Medicare Advantage

How to Recognize Medicare Enrollment Scams

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It’s only been six years since the Affordable Care Act, also known as Obamacare, effectively changed the landscape of modern American health care, including the rules and regulations surrounding Medicare. Unfortunately, it didn’t take long for scammers to develop new ways of deceiving Medicare enrollees. Medicare Advantage, Medigap and other supplementary plans are especially vulnerable to attack.

In 2016, Medicare open enrollment started in mid-October and will run through December 7. It’s during this period that the likelihood of falling prey to a Medicare enrollment scam becomes greater for senior citizens. If you’re looking over your options for enrollment – or know someone who is – then be aware of Medicare enrollment scams and how to combat them.

How Medicare Enrollment Scams Work

Identity thieves are expected to get busy during the 2016 open enrollment period, but they’re not necessarily bent on taking cash directly from their victims. This time around, they will be looking to extract social security numbers from seniors seeking to enroll in Medicare or its supplemental plans, like Medicare Advantage.

Con artists are always looking to gain an edge, a storyline or some sliver of truth to support their schemes. There are two specific situations bolstering the con game this year. The first one is media confusion. Senior citizens have been subject to a barrage of television and radio advertisements not only about Medicare enrollment but also about the election. Information overload can turn people off to the dangers of giving out personal details, like social security numbers. The other factor is that a 2015 law to eliminate the use of social security numbers on Medicare cards was set to start implementation in 2016.

The AARP suspects that scammers will likely capitalize on the confusion by getting hold of telemarketing lists and setting up boiler rooms to start calling potential Medicare enrollees. In the past, identity thieves have claimed to be representatives from the Centers for Medicare and Medicaid Services, the organization responsible for administering Medicare. Under the guise of officials collecting information, scammers have tricked seniors into giving up their Medicare numbers, which happen to be the same as their social security numbers. In 2016, thieves may use the new law on eliminating social security numbers from Medicare cards to ask senior citizens for this information.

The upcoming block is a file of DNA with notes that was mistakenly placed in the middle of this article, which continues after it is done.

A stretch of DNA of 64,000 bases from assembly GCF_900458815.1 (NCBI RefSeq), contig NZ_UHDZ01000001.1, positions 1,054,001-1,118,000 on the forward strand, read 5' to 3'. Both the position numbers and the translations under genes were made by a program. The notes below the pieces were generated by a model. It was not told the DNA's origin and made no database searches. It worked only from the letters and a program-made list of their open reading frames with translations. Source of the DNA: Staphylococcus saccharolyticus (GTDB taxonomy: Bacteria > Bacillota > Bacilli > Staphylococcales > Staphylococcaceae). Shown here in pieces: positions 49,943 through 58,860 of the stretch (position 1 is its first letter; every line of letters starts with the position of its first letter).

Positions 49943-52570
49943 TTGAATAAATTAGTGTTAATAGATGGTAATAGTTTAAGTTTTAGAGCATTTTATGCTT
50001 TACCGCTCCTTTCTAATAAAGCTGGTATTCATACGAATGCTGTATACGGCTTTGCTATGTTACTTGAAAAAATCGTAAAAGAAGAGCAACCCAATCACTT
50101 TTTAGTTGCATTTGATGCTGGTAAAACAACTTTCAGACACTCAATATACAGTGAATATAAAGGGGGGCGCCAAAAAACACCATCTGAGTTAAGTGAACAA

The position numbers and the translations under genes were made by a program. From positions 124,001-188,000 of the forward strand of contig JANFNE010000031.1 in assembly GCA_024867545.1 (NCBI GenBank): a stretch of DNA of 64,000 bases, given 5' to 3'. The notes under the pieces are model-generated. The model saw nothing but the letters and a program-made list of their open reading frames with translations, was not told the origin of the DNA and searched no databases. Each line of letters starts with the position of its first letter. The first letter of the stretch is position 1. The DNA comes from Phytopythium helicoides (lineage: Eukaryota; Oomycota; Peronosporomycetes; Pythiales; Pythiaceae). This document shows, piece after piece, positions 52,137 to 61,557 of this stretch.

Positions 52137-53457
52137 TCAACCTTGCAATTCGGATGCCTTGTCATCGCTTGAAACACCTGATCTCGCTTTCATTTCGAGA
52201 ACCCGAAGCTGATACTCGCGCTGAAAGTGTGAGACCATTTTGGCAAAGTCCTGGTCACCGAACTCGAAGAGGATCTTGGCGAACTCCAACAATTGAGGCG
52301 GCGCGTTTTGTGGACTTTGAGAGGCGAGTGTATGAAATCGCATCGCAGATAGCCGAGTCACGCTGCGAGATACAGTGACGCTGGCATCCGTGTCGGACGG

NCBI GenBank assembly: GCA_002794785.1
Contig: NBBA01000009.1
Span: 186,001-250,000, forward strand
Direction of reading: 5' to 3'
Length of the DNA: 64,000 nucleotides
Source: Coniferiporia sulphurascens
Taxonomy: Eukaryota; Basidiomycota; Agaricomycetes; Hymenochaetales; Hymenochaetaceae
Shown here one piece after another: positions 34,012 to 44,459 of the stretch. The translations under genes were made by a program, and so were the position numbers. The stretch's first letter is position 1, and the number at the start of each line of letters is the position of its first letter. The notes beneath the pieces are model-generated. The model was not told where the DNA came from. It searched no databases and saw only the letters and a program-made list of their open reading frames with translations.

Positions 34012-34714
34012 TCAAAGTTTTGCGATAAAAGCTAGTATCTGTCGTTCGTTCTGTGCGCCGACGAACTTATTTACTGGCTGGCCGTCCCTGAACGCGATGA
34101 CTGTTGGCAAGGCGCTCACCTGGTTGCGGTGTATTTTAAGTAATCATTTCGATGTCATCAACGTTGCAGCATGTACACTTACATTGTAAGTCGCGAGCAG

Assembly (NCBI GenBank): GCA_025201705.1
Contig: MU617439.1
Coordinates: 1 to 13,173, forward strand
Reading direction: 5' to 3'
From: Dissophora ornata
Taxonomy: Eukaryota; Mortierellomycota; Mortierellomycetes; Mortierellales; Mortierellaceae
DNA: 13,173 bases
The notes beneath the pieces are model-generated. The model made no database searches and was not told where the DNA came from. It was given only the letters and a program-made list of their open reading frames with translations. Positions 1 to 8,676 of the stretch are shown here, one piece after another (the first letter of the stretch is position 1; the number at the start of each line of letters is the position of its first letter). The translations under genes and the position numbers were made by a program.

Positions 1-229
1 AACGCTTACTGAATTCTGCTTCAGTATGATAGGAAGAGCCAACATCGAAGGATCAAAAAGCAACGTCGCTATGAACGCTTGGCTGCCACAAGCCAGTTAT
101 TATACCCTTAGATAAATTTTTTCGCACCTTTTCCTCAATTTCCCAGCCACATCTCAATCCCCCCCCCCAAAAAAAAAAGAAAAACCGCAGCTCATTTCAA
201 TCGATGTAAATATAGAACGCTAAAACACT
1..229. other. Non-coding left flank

How to Avoid Medicare Scams

A few media campaigns are underway to alert seniors about the potential social security number scam. Newspapers, radio stations and television news shows are urging senior citizens to never furnish their Social Security numbers to anyone who calls or visits them.

Neither Medicare nor the Social Security Administration make phone calls or conduct door-to-door visits. Official communication always comes via mail. The best way for senior citizens to avoid the current wave of Medicare scams is to ignore the scammers by hanging up on suspicious phone calls and disregarding door-to-door visits.

The new Medicare cards will not be issued in 2016. In fact, they may not be ready until the next election. It’s important to note that Medicare does not need to ask for Social Security numbers because it already has them.

Other scams related to Medicare and the open period of enrollment include bogus Medigap plans sold by con artists who claim that supplemental coverage is mandatory. It’s not. Supplemental plans and prescription drug benefits are completely voluntary, and they are not marketed via calling campaigns or in-home visits. You can sign up for supplemental coverage yourself during your initial enrollment period. For most Medicare enrollees, initial enrollment starts three months before your 65th birthday.

In the end, seniors who believe that they’re are being targeted by con artists should call 1-800-MEDICARE to report the activity.